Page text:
Eric S. MARGOLIS
While Americans were obsessing over a third-rate actor’s fake claims of a racial assault, old foes India and Pakistan were rattling their nuclear weapons in a very dangerous crisis over Kashmir. But hardly anyone noticed that nuclear war could break out in South Asia.
India and Pakistan, both nuclear-armed, have fought four wars over divided Kashmir since 1947, the lovely mountain state of forests and lakes whose population is predominantly Muslim. India controls two thirds of Kashmir; Pakistan and China the rest. This bitter dispute, one of the world’s oldest confrontations, has defied all attempts to resolve it.
The United Nations called on India to hold a plebiscite to determine Kashmir’s future, but Delhi ignored this demand, knowing it would probably lose the vote.
Muslim Kashmiris have been in armed revolt against harsh Indian occupation since the 1980’s. Some 70,000 civilians, mostly Muslims, have died to date. Today, India stations a million soldiers and paramilitary forces in Kashmir to repress popular demands by Muslim Kashmiris for either union with neighboring Pakistan or an independent Kashmiri state.
India’s human rights groups accuse Delhi of grave human rights violations, including torture, murder, rape and collective punishment. Delhi says it is protecting Kashmir’s Hindus and Sikhs from Muslim reprisals, and blames the uprising on what it calls ‘cross border terrorism’ initiated by old enemy, Pakistan.
Last week, a Kashmiri ‘mujahidin’ rammed his explosive-laden car into a bus filled with paramilitary Indian troops at Pulwama, killing over 40 and provoking outrage across India.
Unable to crush the decades-old uprising in Kashmir, India threatens major reprisal attacks on Pakistan. However, Kashmir is mountainous, offering poor terrain for India’s overwhelming superiority in tanks and artillery. So Indian commanders have long pressed Delhi to allow them to attack further south on the flat plains of Punjab.
Powerful Indian armored strike corps are poised to slice into vulnerable Pakistan and chop it up into pieces. India has also considered heavy air strikes into Pakistani Punjab and even a naval blockade to cut off Pakistan’s oil imports.
Outnumbered and outgunned six to one by India, Pakistan has developed a potent arsenal of nuclear weapons that can be delivered by aircraft, short and medium-ranged missiles and artillery. Pakistan says it will riposte almost immediately with tactical nuclear weapons to a major Indian attack. Both sides’ nuclear forces are on a hair-trigger alert, greatly increasing the risks of an accidental nuclear exchange.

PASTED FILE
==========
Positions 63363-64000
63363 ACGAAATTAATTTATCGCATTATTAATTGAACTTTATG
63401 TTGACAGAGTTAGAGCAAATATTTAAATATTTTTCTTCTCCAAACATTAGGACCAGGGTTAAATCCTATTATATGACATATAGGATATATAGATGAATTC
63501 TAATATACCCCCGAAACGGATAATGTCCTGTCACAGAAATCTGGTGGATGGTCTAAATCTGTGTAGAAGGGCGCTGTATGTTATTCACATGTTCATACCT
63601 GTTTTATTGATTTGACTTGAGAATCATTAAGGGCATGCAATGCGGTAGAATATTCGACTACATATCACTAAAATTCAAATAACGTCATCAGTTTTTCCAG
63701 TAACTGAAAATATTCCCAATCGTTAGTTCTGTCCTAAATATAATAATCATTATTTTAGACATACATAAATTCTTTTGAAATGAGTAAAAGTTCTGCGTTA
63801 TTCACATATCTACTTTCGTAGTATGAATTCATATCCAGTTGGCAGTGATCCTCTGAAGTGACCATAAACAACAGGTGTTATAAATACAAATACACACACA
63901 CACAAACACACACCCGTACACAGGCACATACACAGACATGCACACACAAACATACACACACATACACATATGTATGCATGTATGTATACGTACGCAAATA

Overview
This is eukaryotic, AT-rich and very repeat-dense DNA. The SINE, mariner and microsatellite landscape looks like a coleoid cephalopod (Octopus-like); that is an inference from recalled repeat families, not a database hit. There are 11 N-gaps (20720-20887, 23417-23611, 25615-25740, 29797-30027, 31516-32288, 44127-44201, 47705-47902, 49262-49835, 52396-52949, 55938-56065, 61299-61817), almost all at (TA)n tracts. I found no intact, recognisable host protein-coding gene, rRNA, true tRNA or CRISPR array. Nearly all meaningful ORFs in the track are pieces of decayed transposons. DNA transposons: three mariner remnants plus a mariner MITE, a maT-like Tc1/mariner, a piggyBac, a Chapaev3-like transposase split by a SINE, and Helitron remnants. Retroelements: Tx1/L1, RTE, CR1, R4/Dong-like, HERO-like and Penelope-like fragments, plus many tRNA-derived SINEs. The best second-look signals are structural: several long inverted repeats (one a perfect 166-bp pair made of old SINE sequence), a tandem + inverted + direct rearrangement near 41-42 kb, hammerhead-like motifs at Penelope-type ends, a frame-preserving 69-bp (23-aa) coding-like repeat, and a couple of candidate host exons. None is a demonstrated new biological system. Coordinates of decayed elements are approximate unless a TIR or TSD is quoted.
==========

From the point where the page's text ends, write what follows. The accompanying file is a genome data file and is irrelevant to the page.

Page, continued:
More detail on this threat scenario may be found in my ground-breaking book on the region’s many dangers, ‘War at the Top of the World.’ Rand Corp estimated a decade ago that an Indo-Pak nuclear exchange would kill two million immediately and 100 million in ensuing weeks. India’s and Pakistan’s major water sources would be contaminated. Clouds of radioactive dust would blow around the globe.
India is deeply frustrated by its inability to crush the independence movement in Kashmir, labeling it ‘terrorism.’ True enough, Pakistan’s crack intelligence service, ISI, has links to the many Kashmiri mujahidin groups. But the uprising is also due to often brutal, corrupt Indian rule over Kashmir and the desire by Muslims for self-rule. As I have often written, every people has a god-given right to be misruled by their own people.
Right now, India is debating a major punitive strike against Pakistan. India national elections are imminent. The Hindu nationalist government in Delhi fears being accused of being soft on Pakistan. It was during a similar crisis in the 1980’s that Pakistan’s tough leader, Gen. Zia ul-Haq, flew to Delhi in a surprise visit and averted a war being planned by India.
If India does launch attacks they will likely be large in scale and involve heavy use of tactical air power. If units on either side become bogged down in fighting, commanders may call for the use of tactical nuclear weapons. Far outgunned Pakistan has been clear about such recourse. The urge to be first to strike with nuclear arms will be powerful.
Once again, the bitter Kashmir dispute endangers the rest of the world. The great powers should be pressing both India and Pakistan to reach a compromise on this problem. But India has long opposed internationalization of the issue, saying it is a domestic Indian matter. It is difficult to imagine the current Hindu nationalist government in Delhi backing down over Kashmir. But India must be very cautious because behind Pakistan stands its ally China which shares a long, often poorly-defined border with India. Kashmir, not Korea, is the world’s most dangerous border.